Snappy dialogue and well-paced excitement bring this adventure to its ambiguous but nevertheless satisfying conclusion

ARCADIA FALLS

From the Arcadia Trilogy series , Vol. 3

The Arcadia trilogy concludes with magic, shootouts, family betrayals and a cruise ship full of monsters: everything that’s necessary for a romance about Cosa Nostra shape shifters.

After the death of her aunt and sister, Rosa has become head of the Alcantara dynasty of Sicilian mobsters. She’s made nothing but enemies among her own family—because of her romance with Alessandro, head of the rival Carnevare family, because she’s cleaning up the least savory of her family’s criminal enterprises or simply because she’s an outsider—and soon, she and Alessandro are on the run, framed for a murder they didn’t commit. Since the discovery that she can turn into a 9-foot-long snake (while Alessandro can become an enormous panther), Rosa has learned not to be surprised by anything. Still, new discoveries (both magical and mundane) strain her credulity to the breaking point. A friend whose corpse she’s seen appears to be alive. Rosa’s dead father, seemingly involved in the rape and abortion that originally sent Rosa to Sicily, is connected to dark mob business and mad science. As they seek answers, revenge or at least a quiet moment, Alessandro and Rosa face certain doom with believably affectionate bickering. Refreshingly for a paranormal romance, the two protect and fight for each other with equal strength and zeal. Rosa and her enemies leave a trail of corpses, some explicitly gruesome, all the way to the cinematic conclusion at a long-drowned village.

Snappy dialogue and well-paced excitement bring this adventure to its ambiguous but nevertheless satisfying conclusion . (Paranormal romance. 15 & up)

Pub Date: Feb. 11, 2014

ISBN: 978-0-06-200610-3

Page Count: 480

Publisher: Balzer + Bray/HarperCollins

Review Posted Online: Dec. 18, 2013

Kirkus Reviews Issue: Jan. 15, 2014

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A slasher flick spliced with Crime and Punishment, this engrossing debut novel asks complex philosophical questions in a...

NOT EVEN BONES

From the Market of Monsters series , Vol. 1

An adolescent, yet Nietzschean, examination of humanity and horror.

Nita is a monster. Literally. She can heal her own wounds and even block her pain receptors. But she and her mother also deal in monsters, species regulated by the International Non-Human Police, selling their body parts on the black market. Her ghoulish mother hunts and kills, while Nita dissects them with a meditative grace, trying to think of herself as innocent. But when Nita’s conscience inconveniently prevents her from vivisecting a live specimen, she’s kidnapped and taken to the Amazon, caged by people in the same business. Menaced by a zannie (creatures that feed off physical pain) and a ruthless woman, Nita, who is mixed species (with a brown-skinned human father and a nonhuman mother), has to figure out how to escape and whether she has any morals to live by. The vivid setting, Mercado de la Muerte (one of several Death Markets worldwide) in a sweltering South American jungle populated by buyers, sellers, and sold, is matched by a zipping plot interspersed with deliciously horrifying and gory scenes of dismemberment and destruction. Equally intriguing is the constant musing on what makes a monster, how people respond to trauma and control, and how one’s choices affirm or deny one’s own humanity.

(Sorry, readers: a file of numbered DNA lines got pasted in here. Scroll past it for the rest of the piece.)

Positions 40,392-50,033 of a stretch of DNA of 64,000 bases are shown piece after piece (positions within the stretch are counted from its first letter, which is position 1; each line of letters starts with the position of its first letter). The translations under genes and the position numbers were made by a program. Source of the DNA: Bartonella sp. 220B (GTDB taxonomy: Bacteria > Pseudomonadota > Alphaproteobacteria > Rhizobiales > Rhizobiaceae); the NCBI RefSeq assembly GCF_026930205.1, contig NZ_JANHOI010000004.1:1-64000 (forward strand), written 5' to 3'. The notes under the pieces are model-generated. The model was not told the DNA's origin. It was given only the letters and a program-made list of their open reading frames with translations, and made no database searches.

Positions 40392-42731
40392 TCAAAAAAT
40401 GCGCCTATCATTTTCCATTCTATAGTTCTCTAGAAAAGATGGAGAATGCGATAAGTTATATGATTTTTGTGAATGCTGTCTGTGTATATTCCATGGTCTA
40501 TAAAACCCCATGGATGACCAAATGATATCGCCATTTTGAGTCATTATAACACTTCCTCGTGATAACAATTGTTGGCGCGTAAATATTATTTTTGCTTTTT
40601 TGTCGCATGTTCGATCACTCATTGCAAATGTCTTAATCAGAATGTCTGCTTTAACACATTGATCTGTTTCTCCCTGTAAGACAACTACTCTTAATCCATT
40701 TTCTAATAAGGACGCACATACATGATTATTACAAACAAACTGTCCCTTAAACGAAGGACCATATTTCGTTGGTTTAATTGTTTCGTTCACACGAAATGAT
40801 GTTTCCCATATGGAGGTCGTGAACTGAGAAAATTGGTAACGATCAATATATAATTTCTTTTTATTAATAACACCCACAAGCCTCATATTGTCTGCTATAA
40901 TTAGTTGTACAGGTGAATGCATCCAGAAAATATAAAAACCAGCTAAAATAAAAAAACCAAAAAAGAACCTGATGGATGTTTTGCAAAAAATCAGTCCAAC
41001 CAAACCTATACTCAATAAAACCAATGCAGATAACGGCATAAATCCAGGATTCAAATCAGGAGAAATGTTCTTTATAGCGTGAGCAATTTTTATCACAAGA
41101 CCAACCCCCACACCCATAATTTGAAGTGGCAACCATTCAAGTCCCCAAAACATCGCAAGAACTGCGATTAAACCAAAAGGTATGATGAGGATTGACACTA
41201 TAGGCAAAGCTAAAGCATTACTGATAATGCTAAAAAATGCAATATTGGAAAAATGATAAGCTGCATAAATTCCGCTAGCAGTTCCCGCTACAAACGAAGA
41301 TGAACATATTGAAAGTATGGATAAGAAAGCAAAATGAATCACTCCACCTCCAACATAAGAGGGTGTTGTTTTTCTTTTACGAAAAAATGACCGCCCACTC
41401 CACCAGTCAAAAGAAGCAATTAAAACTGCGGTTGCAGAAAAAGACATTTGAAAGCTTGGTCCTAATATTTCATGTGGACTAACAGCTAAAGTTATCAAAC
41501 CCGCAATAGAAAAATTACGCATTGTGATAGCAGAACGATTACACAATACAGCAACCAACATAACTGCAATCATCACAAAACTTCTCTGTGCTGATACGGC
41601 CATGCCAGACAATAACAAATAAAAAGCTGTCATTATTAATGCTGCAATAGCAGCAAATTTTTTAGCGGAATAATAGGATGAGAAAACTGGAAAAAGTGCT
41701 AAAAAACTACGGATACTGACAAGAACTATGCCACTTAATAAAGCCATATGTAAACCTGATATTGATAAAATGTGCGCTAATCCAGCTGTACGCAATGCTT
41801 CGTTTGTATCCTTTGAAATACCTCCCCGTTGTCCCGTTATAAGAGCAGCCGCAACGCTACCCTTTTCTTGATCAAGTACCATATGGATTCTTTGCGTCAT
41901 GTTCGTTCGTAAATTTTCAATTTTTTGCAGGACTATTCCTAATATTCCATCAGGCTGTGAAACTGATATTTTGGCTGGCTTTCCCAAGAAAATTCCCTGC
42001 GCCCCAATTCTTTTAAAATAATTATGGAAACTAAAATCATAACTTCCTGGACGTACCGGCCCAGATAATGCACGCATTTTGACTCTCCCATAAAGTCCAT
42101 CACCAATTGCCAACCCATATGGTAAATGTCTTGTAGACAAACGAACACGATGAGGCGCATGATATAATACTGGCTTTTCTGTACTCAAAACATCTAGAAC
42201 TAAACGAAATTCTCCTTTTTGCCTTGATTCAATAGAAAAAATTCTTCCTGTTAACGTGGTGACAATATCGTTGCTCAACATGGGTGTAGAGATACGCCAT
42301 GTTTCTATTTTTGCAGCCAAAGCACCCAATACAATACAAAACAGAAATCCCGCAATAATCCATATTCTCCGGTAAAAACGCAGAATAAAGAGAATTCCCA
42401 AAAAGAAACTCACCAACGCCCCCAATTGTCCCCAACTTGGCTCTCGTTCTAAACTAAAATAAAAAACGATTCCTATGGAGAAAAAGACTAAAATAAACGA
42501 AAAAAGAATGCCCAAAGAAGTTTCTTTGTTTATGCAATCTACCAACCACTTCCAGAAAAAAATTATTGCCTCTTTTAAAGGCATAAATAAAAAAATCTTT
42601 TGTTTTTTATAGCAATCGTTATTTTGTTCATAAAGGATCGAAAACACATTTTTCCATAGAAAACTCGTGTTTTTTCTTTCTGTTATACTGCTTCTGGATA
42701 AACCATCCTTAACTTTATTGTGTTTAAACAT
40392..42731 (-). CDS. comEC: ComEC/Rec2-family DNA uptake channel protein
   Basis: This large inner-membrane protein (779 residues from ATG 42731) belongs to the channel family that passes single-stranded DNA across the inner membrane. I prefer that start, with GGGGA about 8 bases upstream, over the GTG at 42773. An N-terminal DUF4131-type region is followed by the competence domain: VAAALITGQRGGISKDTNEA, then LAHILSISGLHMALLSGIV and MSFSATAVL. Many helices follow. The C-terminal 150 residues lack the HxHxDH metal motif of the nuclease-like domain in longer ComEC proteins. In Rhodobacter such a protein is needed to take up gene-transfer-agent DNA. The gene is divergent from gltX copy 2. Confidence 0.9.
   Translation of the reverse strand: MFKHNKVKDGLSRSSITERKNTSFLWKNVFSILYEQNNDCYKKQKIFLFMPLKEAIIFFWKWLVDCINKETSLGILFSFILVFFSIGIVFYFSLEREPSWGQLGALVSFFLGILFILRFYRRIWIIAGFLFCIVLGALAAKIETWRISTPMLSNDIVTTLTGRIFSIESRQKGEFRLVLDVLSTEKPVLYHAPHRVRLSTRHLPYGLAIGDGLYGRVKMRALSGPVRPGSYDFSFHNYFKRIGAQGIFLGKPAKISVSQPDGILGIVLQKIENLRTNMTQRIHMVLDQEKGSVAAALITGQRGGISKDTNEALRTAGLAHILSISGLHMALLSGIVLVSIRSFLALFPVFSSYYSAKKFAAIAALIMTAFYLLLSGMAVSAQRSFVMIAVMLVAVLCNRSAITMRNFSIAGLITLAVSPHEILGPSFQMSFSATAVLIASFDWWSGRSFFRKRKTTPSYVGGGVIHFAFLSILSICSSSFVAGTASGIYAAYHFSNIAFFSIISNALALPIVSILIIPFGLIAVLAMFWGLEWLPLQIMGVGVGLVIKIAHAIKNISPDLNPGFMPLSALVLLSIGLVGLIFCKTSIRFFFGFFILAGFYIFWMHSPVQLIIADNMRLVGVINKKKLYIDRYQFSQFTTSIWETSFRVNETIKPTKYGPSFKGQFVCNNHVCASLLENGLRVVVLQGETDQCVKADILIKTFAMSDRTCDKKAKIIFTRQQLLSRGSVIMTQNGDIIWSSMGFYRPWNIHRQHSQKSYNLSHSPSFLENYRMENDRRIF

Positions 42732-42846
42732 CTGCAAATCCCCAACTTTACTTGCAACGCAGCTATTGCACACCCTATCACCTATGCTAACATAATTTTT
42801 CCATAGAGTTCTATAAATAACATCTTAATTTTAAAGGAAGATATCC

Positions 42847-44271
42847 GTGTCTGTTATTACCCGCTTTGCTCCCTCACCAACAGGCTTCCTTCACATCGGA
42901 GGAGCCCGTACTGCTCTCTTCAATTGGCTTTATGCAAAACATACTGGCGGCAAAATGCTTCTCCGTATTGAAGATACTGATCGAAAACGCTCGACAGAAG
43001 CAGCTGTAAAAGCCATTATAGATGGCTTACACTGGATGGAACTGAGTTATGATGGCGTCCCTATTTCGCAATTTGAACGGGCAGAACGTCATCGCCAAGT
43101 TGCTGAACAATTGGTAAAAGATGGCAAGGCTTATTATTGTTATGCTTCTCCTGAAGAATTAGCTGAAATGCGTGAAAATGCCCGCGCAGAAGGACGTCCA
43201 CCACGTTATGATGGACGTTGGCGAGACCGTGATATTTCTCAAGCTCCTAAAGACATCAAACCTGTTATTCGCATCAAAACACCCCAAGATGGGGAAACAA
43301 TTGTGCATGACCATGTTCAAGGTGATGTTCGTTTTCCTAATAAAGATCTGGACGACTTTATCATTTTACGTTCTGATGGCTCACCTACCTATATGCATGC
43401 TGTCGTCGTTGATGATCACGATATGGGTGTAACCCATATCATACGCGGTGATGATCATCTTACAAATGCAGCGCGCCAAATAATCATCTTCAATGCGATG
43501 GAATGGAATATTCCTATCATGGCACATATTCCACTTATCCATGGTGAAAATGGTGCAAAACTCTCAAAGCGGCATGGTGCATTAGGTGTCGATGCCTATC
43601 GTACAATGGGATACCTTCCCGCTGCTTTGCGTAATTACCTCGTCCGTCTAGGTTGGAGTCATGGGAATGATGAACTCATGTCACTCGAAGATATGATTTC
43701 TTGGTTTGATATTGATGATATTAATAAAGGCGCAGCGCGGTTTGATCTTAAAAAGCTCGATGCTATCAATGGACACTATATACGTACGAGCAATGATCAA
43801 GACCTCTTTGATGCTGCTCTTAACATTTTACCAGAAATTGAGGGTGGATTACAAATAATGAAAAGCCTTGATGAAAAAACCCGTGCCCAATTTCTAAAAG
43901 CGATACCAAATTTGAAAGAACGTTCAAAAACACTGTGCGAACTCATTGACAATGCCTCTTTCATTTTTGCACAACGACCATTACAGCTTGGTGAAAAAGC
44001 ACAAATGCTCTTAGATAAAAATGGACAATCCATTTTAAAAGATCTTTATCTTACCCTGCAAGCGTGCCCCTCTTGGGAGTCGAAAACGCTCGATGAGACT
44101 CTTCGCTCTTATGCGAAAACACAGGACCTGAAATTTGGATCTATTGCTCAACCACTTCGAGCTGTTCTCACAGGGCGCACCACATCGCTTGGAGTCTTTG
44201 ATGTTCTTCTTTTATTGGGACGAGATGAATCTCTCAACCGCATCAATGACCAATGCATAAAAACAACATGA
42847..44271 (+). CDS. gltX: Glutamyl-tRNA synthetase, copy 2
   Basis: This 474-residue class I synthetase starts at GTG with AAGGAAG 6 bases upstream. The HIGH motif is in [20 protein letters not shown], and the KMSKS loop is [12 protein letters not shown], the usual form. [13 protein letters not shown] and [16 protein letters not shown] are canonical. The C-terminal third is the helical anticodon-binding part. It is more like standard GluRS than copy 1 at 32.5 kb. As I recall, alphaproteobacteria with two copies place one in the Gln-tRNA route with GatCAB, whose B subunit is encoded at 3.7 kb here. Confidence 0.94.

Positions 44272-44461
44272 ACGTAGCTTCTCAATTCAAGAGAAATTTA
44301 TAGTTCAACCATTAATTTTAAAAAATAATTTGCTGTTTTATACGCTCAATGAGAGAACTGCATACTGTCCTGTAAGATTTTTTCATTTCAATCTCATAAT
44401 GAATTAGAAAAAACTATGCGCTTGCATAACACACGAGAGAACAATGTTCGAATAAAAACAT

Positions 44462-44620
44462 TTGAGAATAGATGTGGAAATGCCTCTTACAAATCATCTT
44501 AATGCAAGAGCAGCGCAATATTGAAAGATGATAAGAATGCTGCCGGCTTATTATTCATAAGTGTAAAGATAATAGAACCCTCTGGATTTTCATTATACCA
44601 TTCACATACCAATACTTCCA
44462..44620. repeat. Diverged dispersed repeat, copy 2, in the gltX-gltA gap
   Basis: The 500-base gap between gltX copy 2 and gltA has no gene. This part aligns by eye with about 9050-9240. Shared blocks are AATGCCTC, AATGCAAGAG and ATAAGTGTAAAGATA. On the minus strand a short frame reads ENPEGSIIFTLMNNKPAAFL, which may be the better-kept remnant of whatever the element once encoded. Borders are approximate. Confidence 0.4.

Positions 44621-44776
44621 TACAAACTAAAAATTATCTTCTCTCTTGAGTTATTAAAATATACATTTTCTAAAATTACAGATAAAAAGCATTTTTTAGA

A slasher flick spliced with Crime and Punishment, this engrossing debut novel asks complex philosophical questions in a pleasingly hard-to-stomach way. (Fantasy. 15-adult)

Pub Date: Sept. 4, 2018

ISBN: 978-1-328-86354-6

Page Count: 368

Publisher: HMH Books

Review Posted Online: June 18, 2018

Kirkus Reviews Issue: July 1, 2018

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An atmospheric and creepy page-turner.

I KILLED ZOE SPANOS

Seventeen-year-old Anna Cicconi finds herself in the middle of a mystery when she takes a summer nanny job in the swanky Hamptons enclave of Herron Hills.

Frick begins her story at the end. Well, sort of. August in the Hamptons signals the turning of the leaves and sees the grisly discovery of 19-year-old Zoe Spanos’ body. Zoe disappeared on New Year’s Eve, and Anna, who happens to strongly resemble her, has confessed to her murder. However, Martina Green, who runs the podcast Missing Zoe, doesn’t believe Anna did it and attempts to find out what really happened. Flash back to June: Hard-partying recent high school grad Anna sees her new job caring for Tom and Emilia Bellamy’s 8-year-old daughter as a fresh start. As one sun-drenched day melts into the next, Anna is drawn to Windemere, the neighboring Talbots’ looming, Gothic-style home, and to the brooding, mysterious Caden Talbot. But Anna can’t shake a feeling of déjà vu, and she’s having impossible memories that intertwine her life with Zoe’s. Frick easily juggles multiple narratives, and readers will enjoy connecting the dots of her cleverly plotted thriller inspired by Daphne du Maurier’s classic Rebecca. Anna and Zoe are white; the supporting cast includes biracial characters Martina (Latinx/white) and Caden (black/white). Caden discusses grappling with being raised by white adoptive parents, facing racialized suspicion as Zoe’s boyfriend, and feeling marginalized at Yale.

An atmospheric and creepy page-turner. (map) (Thriller. 14-adult)

Pub Date: June 30, 2020

ISBN: 978-1-5344-4970-1

Page Count: 384

Publisher: McElderry

Review Posted Online: March 11, 2020

Kirkus Reviews Issue: April 1, 2020

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